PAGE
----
Then come paragraphs 11, 12 and 14 which contain every word in the complaint addressed to the statement of any legal wrong committed by defendants. They follow:

 '11. That defendants, acting in concert with other persons engaged in the business of distributing frozen food products, on or after the 21st day of May, 1956, objected to the price at which plaintiff sold the said commodities and requested and demanded of plaintiff that it increase its price to the suggested resale sale price of $ 4.60 per dozen, to which demands and requests plaintiff refused to accede.'

 '12. That defendants, acting in concert and in furtherance of their conspiracy to create an unreasonable restraint of trade and to fix the resale price at which the said commodities would be sold by plaintiff, in violation of the aforesaid Section 13 of Title 15 of the United States Code Annotated, refused and still refuses to sell to plaintiff any of the aforedescribed products, and that plaintiff is and continues to be injured and damaged in its business by reason thereof.'

 '14. That the aforesaid products manufactured, processed, distributed and sold by defendants are products shipped and distributed in interstate commerce.'

 I cannot but think that the draftsman of these paragraphs was proceeding under the rule of Dioguardi v. Durning, 2 Cir., 139 F.2d 774, and was unfamiliar with the host of cases *fn1" which require that the complaint in an antitrust case state a cause of action instead of merely stating a claim.

 The pleader does not tell us who the other persons were with whom defendants acted in concert in objecting to plaintiff's reduced price and demanding that the suggested price be restored.

 He next alleges that 'defendants, acting in concert and in furtherance of their conspiracy to create an unreasonable restraint of trade and to fix the resale price at which the said commodities would be sold by plaintiff' refused to sell to plaintiff. This is the first time that it is charged that defendants acted in conspiracy.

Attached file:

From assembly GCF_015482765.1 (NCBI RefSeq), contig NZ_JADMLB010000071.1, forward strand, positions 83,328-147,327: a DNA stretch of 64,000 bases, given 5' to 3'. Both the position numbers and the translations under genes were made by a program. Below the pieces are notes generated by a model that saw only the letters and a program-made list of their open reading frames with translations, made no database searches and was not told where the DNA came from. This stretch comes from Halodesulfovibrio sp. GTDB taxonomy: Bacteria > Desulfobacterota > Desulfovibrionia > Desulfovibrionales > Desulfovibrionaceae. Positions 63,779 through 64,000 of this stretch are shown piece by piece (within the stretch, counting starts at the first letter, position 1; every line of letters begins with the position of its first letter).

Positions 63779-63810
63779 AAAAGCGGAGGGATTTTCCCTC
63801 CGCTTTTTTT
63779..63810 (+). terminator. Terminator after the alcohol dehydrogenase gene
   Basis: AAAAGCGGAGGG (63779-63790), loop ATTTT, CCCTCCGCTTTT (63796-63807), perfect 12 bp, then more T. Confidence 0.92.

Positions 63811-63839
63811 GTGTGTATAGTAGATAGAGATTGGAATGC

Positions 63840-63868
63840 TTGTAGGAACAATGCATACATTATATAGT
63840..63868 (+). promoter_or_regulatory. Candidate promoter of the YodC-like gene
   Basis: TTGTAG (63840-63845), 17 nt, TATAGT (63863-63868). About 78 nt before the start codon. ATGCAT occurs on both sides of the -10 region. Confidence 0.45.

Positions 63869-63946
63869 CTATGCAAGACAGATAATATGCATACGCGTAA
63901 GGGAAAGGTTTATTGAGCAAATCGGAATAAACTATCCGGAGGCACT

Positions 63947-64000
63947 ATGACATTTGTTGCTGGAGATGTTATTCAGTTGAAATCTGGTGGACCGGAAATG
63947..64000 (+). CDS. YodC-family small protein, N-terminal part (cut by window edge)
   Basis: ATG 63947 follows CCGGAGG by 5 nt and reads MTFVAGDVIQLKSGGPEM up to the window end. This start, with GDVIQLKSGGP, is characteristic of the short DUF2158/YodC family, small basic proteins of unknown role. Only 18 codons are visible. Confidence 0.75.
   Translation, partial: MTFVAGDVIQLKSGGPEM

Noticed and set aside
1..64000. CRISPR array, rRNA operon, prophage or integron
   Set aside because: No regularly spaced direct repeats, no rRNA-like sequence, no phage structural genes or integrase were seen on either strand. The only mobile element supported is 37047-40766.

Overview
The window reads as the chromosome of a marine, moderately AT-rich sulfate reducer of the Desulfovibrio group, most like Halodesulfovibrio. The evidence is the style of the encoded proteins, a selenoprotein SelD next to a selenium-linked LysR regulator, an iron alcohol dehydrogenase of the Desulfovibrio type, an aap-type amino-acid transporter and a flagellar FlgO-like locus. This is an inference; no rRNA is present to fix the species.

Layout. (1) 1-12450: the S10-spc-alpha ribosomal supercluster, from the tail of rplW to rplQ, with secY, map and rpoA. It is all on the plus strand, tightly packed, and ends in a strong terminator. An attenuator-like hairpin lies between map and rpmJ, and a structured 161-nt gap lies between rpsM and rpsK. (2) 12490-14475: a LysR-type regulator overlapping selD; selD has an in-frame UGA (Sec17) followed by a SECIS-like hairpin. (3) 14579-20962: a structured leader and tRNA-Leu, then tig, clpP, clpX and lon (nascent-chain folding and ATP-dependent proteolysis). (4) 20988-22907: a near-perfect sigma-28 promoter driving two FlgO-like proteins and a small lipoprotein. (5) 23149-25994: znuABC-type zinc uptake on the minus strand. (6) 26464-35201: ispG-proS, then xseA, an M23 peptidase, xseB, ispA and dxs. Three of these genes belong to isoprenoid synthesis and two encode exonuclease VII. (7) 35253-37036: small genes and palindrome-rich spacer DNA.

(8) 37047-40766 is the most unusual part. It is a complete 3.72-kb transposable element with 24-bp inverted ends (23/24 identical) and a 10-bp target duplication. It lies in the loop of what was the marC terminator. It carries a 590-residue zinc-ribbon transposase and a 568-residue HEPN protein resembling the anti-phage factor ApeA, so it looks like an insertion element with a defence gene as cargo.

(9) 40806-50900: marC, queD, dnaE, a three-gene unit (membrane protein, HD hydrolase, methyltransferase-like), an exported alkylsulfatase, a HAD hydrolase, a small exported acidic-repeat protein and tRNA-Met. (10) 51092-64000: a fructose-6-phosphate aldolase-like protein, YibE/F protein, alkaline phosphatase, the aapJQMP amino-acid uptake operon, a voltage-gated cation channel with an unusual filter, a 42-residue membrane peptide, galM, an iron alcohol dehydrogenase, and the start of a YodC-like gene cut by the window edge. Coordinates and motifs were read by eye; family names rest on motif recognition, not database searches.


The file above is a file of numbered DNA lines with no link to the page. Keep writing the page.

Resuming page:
No connection between defendants' conspiracy to restrain trade and fix prices, on the one hand, and the competitive position of plaintiff and plaintiff's customers on the other, is alleged or suggested. It is not alleged that defendants knew anything about plaintiff's competitive position.

 We have the bare allegation that defendant corporation and defendants, its selling agents, acting in concert with other persons in the business, objected to plaintiff's price cut and demanded the restoration of a suggested price and that defendants, presumably after the refusal to restore the price, refused to sell to plaintiff in furtherance of a conspiracy between them to create an unreasonable restraint of trade and to fix the resale price. Construing the complaint with great liberality one might say that it alleged that defendant seller and defendants sales agents conspired to restrain trade and fix the resale price of the frozen shrimp that they sold and that, on plaintiff's refusal to adhere to the resale price that they suggested, they refused to sell to plaintiff. From this one might infer that defendants would sell to plaintiff on condition that plaintiff adhere to the resale price. So, if it were alleged that defendants sold to others without imposing that ...